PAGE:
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Safe Cities 1 Principles and components of urban disaster risk reduction Session 2 World Bank Institute Fouad Bendimerad, Ph.D., P.E.

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Presentation on theme: "Safe Cities 1 Principles and components of urban disaster risk reduction Session 2 World Bank Institute Fouad Bendimerad, Ph.D., P.E."— Presentation transcript:

1 Safe Cities 1 Principles and components of urban disaster risk reduction Session 2 World Bank Institute Fouad Bendimerad, Ph.D., P.E

2 2 Evolution of disaster risk management FROM  ….  Product approach  Exclusive science/ technical approach  Risk assessment equals risk management  Risk as uni-dimensional  Risk as an agency-specific issue  Risk as a sectoral issue ….  TO  Process approach  Inclusive participatory approach  Risk assessment is part of risk management  Risk as multi-dimensional  Risk as a whole-of- government issue  Risk as a whole-of-society issue Safe Cities

3 3 From response management to risk management  Shifting from response management to risk management requires: An understanding of the risk faced by each community and each segment of society An understanding of the factors of vulnerability of society and the built environment A shift from reactive action to pro-active engagement Cross-organizational and cross-agency communication and coordination Communicating and planning with communities A long term view anchored on sustainability Safe Cities

4 4 From disaster management to disaster risk reduction  Disaster Risk Management takes place when and if: Integrated within the agenda of each function of the local government Coordinated and supported by the central government and governed by clear policies It incorporates the participation of the active agents of society  Such integrated approach achieves disaster risk reduction through Systematic implementation Sustainability Progressive action Cumulative contribution Safe Cities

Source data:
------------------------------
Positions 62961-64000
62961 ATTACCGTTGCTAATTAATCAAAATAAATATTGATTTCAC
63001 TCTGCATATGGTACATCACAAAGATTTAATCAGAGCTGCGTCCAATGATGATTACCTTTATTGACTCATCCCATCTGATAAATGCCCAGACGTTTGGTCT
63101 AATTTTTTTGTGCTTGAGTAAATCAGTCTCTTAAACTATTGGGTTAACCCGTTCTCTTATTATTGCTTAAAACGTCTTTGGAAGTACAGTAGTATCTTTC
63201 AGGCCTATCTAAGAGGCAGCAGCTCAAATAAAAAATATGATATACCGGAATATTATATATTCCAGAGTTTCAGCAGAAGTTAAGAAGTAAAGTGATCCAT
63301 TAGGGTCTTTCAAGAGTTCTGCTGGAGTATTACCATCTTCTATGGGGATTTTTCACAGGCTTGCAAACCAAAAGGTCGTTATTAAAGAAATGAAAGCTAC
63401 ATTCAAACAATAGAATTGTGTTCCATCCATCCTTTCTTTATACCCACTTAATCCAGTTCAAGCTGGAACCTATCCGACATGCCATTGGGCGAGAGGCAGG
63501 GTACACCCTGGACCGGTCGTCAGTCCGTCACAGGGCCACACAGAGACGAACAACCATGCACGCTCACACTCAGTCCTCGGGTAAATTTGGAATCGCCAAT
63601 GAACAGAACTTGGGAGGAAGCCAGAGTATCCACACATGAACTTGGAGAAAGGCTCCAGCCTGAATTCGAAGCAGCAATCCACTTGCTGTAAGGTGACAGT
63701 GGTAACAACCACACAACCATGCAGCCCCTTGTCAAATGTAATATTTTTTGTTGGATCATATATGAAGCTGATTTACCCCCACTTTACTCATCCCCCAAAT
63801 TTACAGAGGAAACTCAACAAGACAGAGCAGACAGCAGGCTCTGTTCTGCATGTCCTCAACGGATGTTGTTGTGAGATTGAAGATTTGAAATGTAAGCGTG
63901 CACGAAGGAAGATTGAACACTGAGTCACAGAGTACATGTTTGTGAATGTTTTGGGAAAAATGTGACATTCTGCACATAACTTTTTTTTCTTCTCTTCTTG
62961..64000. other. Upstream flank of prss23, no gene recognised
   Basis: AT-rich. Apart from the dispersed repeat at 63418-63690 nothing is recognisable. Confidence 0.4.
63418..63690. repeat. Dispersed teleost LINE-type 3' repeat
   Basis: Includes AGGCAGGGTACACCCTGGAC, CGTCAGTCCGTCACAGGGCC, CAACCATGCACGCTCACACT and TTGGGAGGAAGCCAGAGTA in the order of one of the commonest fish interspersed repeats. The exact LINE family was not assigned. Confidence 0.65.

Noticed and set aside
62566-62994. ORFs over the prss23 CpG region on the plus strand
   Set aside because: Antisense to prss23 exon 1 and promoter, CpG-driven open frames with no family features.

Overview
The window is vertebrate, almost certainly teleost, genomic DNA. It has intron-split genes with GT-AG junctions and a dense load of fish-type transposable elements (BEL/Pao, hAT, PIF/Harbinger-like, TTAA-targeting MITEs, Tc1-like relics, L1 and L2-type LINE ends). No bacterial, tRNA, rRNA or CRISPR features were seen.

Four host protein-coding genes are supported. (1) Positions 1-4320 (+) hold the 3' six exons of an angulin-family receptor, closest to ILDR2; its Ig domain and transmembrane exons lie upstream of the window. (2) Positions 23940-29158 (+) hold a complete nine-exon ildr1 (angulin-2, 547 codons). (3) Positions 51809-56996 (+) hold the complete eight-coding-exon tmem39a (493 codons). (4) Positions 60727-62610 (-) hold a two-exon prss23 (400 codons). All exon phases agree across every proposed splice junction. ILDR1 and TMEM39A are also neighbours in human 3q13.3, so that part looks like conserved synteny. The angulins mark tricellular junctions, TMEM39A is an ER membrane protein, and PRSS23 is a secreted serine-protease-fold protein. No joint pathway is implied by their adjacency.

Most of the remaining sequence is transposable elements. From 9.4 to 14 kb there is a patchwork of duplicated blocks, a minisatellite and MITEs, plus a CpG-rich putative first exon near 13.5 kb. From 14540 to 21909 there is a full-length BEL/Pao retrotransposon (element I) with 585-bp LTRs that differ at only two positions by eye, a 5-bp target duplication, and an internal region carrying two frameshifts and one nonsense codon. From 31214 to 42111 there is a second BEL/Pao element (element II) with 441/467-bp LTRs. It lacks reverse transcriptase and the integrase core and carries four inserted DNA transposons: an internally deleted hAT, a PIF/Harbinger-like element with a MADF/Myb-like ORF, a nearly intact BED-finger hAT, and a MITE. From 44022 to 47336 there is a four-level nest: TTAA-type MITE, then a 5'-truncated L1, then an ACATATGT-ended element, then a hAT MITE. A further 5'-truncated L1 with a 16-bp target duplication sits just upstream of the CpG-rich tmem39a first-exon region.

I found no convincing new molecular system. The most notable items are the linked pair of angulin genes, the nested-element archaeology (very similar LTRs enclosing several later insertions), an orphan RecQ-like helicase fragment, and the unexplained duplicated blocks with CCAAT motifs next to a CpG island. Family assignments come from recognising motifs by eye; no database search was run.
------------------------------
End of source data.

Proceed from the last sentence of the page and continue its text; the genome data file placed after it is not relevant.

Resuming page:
5 5 Cross-organizational integration  Integration of disaster management within each local government function, in coordination with the central authorities and in partnership with the active agents of society. Civil Society Media Business Academia Central Authorities CBO’s NGO’s Urban Planning Building and Construction Public Works Emergency Management Social Services Financial Planning Local Government Public Safety Education & Rec. Safe Cities

6 6 Cross-organizational integration (cont.)  Each agency of the local government should be trusted with a disaster management obligation as part of its function. For example, Urban Planning – Integration of risk factors in urban plans; long-term risk mitigation planning; Building and Construction – Enforcement of building code; coordination with construction industry; Public Works – Enforcement of building codes; special provisions for lifeline and infrastructure protection; continuity of essential services and post-emergency access Social Services – Community outreach and capacity enhancement; victim needs; problem of the poor and under- privileged; stakeholders’ involvement Safe Cities

7 7 Cross-organizational integration (cont.)  Coordination of disaster management activities should be centralized within one organization (e.g., civil protection), which will perform: Overall coordination and advocacy functions; Community participation functions; Coordination with central/provincial governments; And performance evaluation.  If such a structure does not exist, it should be created.  A high-level policy coordination committee representing all agencies and other stakeholders should provide oversight and develop a policy framework geared towards mitigation. Safe Cities

8 8 Integrated risk management components Disaster Risk Assessment Provides the Parameters for… Development of Community Resilience Integrated Disaster Risk Management Preparedness and Awareness Mitigation and Prevention Response and Recovery Institution- Building Safe Cities

9 9 Integrated DRM components (cont.)  IDRM should be managed as an integrated set of functions related to four basic components: Preparedness and Awareness Raising; Mitigation and Prevention (including financial protection); Response and recovery planning; Institutional building;  The implementation of these components typically resides within multiple agencies of the local government Safe Cities